You may know Mark Gionfriddo as the creator and music director of the annual The Big Broadcast at Mount Holyoke, or as music director of the Jazz Ensembles of Mount Holyoke College and The Berkshire Theatre Group productions of Beauty and The Beast and Mary Poppins. You may know Jeannie Gionfriddo as a former food columnist for the Holyoke Sun. Mother and son have authored a new book about Hart Lester Allen, the tenant in the house that The Gionfriddo Family owns in Holyoke. Good Night, Dear Hart, Good Night is the true story of Hart Lester Allen, a woman who lived quietly in Springfield and Holyoke. Her husband, Joseph C. Allen was the Massachusetts bank commissioner who brought down the infamous financial criminal Charles Ponzi.

Good Night, Dear Hart, Good Night launches its national tour with a reading/booksigning at The Odyssey Book Shop in South Hadley on November 16. For details: http://goodnightdearhart.com/

Keep in Mind…

The Anthony Davis/Jason Robinson Duo appear on the UMass Solos & Duos Series, produced by the Fine Arts Center in Bezanson Recital Hall on November 13. With Duke Ellington, Billy Strayhorn, and the post-60s jazz avant-garde as central reference points, saxophonist Jason Robinson and pianist Anthony Davis bring together their formidable experience in many different music worlds.  For details: 413-545-2511, 800-999-UMAS or  www.fineartscenter.com

Love, Loss, & What I Wore, an insightful comedy by acclaimed authors Nora and Delia Ephron, plays The Majestic Theater in West Springfield, MA through December 11. Winner of a Drama Desk Award, the play features female characters, some in multiple roles, who tell stories about what certain clothes really mean to them, and those moments when they have tried to find their identity through them. There are tales of wardrobe malfunctions, first date outfits, lucky underwear, prom dresses, favorite boots, irreplaceable shirts, dressing room experiences and the occasional disorganized purse. For details:413-747-7797 or www.majestictheater.com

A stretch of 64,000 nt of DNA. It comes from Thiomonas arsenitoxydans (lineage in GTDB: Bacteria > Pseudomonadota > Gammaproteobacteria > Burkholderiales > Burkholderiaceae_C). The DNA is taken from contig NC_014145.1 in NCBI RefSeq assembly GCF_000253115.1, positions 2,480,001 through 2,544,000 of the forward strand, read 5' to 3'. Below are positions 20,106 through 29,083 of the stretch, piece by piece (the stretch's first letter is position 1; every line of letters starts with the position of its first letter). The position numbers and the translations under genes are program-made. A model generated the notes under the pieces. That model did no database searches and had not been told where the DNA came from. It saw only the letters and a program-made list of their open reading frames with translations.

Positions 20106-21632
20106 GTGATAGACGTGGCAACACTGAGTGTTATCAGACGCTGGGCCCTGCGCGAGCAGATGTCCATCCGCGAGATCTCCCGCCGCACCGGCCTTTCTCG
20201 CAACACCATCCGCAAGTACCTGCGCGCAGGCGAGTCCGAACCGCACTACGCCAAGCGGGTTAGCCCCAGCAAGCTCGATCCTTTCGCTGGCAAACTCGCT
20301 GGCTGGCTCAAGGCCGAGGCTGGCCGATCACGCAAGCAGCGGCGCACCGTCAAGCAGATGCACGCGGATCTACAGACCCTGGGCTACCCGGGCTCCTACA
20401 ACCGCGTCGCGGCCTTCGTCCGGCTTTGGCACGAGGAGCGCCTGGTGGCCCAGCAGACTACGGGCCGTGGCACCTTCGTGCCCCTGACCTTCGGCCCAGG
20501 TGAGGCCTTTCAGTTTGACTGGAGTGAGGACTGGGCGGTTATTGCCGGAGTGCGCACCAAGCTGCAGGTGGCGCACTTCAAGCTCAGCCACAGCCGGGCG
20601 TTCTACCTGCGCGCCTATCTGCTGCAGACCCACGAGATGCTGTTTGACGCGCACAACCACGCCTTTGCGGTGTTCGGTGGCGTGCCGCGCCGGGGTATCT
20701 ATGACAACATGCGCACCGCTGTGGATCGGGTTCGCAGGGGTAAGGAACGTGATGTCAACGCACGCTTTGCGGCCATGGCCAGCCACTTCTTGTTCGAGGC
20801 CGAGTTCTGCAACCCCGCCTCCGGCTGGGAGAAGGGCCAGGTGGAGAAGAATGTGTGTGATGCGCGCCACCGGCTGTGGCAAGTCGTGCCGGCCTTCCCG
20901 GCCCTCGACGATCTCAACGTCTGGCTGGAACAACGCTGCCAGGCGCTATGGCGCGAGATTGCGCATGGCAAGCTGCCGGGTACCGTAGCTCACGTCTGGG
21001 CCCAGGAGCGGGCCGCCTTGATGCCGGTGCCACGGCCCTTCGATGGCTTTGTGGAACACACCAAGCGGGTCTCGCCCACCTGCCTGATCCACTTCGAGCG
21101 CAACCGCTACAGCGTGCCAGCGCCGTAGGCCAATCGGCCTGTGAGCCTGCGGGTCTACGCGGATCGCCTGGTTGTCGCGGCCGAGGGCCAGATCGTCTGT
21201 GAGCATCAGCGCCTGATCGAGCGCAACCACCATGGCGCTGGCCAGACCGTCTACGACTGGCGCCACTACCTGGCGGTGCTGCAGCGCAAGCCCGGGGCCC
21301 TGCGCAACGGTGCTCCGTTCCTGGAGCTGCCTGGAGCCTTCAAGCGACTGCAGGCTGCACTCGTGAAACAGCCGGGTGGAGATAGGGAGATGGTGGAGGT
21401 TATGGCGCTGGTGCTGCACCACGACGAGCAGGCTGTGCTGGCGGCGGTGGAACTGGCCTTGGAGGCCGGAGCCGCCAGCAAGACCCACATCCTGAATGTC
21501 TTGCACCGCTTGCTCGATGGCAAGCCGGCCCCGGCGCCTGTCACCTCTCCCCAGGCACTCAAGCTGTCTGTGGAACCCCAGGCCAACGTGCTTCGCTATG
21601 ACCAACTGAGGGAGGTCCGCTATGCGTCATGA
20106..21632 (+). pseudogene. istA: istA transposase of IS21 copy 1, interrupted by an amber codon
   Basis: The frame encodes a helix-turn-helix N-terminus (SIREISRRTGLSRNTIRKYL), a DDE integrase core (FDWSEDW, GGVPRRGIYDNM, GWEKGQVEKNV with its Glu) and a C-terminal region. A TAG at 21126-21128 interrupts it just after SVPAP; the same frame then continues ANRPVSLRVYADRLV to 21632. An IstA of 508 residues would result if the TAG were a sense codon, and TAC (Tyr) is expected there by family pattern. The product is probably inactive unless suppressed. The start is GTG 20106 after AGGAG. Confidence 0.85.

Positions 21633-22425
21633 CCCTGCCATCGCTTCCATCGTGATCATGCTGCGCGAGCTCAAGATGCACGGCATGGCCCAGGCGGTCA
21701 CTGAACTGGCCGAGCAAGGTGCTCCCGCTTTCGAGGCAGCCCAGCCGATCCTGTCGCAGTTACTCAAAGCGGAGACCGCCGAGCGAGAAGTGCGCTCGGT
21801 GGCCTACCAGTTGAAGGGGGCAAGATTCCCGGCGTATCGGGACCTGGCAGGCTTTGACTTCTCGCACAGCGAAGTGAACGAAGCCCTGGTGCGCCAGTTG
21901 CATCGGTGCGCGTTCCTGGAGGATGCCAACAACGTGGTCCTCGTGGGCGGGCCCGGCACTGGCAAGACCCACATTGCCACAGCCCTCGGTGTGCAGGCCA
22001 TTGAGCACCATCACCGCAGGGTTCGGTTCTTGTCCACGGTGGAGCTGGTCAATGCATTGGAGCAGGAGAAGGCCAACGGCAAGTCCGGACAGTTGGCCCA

Teenage Mutant Ninja Turtles at the Springfield Museums

Teenage Mutant Ninja Turtles at the Springfield Museums

Teenage Mutant Ninja Turtles and Samurai Heroes draws from the collection of local TMNT enthusiast Elias Derby, and from the Springfield Museums’ own world-famous collection of Japanese artwork, arms, and armor to provide visitors with a rare glimpse of the real-life inspiration for the popular cartoon and graphic novel series. The exhibit includes 80 original illustrations including examples by Eastman, Laird, and over 20 renowned graphic novel and comic book artists.on view at the George Walter Vincent Smith Art Museum on the Quadrangle in Springfield, MA through May 14, 2017. For details: 413-263-6800 or www.springfieldmuseums.org

The UMass All-University Orchestra performs their Autumn Sunshine concert at Grace Church on the Amherst Common, 14 Boltwood Avenue, on November 16. The program includes: Schubert’s overture in C, Grieg’s In Autumn and Bizet’s Symphony in C. The program is free.

Mark G. Auerbach studied theatre at American University and the Yale School of Drama. He’s worked for arts organizations and reported on theatre for newspapers and radio.